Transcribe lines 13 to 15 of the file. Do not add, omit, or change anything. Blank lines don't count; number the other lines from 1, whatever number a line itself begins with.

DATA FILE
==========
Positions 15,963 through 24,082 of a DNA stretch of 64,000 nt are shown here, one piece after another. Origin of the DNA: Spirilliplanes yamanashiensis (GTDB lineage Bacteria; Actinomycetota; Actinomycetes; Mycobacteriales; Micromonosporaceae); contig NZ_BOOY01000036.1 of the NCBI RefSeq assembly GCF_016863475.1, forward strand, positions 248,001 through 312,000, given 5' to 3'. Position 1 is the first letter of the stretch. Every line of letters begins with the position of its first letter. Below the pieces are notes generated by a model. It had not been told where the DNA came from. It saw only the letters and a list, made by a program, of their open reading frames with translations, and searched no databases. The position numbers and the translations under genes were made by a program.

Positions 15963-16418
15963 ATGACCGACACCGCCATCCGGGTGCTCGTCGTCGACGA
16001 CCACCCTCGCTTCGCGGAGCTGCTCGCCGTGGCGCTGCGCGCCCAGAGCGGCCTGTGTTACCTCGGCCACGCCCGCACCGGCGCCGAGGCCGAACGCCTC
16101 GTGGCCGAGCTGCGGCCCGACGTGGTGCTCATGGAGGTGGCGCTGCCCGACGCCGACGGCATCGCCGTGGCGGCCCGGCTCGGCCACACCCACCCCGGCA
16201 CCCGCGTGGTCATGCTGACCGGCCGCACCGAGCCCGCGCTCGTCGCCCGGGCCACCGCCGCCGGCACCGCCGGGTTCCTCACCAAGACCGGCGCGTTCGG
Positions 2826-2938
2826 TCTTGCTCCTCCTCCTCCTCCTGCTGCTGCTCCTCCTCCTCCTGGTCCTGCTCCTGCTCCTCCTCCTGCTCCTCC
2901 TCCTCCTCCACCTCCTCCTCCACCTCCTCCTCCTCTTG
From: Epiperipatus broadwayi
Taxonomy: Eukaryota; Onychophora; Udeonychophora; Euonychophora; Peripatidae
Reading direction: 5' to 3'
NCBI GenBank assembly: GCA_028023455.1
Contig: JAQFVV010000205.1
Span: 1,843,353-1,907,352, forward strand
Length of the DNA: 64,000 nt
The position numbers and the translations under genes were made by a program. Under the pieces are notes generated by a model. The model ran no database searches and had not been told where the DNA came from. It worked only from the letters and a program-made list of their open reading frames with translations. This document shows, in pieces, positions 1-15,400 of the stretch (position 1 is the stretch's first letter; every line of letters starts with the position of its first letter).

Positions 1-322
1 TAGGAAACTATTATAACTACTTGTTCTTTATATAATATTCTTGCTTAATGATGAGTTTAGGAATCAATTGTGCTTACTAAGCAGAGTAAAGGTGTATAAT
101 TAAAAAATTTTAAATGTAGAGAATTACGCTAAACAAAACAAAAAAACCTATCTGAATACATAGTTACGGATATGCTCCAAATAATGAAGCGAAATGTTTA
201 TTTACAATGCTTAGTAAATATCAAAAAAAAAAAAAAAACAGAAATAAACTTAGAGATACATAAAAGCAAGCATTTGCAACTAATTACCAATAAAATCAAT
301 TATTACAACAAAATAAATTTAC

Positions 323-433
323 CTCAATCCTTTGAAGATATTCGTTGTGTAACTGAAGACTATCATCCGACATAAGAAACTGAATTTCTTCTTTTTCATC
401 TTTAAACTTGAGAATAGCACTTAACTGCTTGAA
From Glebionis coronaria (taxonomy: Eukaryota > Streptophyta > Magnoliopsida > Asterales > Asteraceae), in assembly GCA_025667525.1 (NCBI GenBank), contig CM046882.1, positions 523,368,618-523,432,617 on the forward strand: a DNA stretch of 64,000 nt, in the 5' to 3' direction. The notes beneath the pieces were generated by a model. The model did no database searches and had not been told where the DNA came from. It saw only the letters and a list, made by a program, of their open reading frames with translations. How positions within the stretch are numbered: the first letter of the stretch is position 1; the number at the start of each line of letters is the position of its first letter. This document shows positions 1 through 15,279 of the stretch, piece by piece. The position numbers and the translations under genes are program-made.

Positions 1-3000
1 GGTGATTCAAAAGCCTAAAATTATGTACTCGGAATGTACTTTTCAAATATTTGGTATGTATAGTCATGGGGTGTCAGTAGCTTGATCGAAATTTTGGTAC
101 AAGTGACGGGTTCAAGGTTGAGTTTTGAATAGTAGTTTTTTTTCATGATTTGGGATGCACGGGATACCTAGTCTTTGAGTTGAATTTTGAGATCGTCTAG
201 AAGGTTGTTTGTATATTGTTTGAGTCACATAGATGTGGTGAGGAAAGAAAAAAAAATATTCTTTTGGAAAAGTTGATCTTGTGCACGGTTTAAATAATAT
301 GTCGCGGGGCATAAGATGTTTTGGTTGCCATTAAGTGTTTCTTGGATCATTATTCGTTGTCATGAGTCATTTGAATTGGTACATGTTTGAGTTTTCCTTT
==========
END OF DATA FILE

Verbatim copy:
NCBI GenBank assembly: GCA_028023455.1
Contig: JAQFVV010000205.1
Span: 1,843,353-1,907,352, forward strand